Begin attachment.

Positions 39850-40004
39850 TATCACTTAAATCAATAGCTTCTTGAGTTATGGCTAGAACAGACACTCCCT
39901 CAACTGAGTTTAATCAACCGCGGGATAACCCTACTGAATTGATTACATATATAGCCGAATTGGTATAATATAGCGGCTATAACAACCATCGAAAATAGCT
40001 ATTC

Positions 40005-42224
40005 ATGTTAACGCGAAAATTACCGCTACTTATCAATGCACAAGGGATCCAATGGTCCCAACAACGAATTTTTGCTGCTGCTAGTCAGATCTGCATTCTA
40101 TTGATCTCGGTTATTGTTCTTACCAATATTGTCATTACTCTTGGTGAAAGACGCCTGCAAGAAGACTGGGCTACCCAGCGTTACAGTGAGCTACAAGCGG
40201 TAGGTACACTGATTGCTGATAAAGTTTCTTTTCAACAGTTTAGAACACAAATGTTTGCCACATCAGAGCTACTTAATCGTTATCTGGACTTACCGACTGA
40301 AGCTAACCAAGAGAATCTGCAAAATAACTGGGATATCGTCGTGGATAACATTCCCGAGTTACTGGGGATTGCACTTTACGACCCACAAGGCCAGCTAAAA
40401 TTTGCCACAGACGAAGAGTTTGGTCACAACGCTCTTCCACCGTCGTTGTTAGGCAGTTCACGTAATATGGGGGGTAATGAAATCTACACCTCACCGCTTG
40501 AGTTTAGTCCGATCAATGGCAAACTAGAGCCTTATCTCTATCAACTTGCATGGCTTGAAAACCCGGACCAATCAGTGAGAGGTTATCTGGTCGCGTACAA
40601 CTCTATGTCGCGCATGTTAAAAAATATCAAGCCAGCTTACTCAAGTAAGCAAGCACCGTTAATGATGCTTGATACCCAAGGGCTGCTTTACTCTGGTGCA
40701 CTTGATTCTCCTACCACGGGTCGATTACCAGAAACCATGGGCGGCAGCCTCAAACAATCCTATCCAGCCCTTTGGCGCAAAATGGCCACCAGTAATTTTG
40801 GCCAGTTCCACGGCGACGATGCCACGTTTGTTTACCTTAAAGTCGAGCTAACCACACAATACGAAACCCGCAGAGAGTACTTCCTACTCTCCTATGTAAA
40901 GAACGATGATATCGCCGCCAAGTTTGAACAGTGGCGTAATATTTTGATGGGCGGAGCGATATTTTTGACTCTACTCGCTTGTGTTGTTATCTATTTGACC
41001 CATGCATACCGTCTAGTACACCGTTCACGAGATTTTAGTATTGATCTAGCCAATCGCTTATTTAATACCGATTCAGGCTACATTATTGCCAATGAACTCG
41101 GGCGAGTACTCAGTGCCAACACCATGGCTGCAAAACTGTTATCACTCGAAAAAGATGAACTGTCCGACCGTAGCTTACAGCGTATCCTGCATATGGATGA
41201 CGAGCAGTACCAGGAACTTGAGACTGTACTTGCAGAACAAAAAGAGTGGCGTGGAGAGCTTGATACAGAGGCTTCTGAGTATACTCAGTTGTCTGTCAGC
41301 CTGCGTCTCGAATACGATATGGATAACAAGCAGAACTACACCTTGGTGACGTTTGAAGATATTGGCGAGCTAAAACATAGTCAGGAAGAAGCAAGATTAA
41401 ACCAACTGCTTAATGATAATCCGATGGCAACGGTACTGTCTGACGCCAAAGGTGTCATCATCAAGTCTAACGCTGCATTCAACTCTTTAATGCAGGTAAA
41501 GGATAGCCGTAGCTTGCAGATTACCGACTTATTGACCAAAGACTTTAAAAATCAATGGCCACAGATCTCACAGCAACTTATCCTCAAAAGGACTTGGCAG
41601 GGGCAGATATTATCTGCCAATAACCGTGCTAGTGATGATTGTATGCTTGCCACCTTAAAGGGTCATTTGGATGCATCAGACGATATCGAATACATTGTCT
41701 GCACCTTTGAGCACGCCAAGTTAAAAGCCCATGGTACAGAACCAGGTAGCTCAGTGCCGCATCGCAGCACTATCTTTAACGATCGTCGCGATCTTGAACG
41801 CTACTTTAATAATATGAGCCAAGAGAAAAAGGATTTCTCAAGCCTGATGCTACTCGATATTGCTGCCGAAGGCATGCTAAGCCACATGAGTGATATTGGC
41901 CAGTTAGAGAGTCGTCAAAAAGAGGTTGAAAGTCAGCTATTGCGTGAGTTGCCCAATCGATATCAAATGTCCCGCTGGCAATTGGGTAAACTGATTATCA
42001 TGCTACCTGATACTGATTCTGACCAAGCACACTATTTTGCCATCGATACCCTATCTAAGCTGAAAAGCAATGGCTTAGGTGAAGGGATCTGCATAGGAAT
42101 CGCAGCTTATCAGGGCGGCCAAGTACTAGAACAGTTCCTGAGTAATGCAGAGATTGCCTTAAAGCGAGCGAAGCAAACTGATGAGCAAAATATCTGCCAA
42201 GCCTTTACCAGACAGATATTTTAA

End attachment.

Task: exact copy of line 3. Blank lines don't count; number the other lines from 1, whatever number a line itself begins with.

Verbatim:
39901 CAACTGAGTTTAATCAACCGCGGGATAACCCTACTGAATTGATTACATATATAGCCGAATTGGTATAATATAGCGGCTATAACAACCATCGAAAATAGCT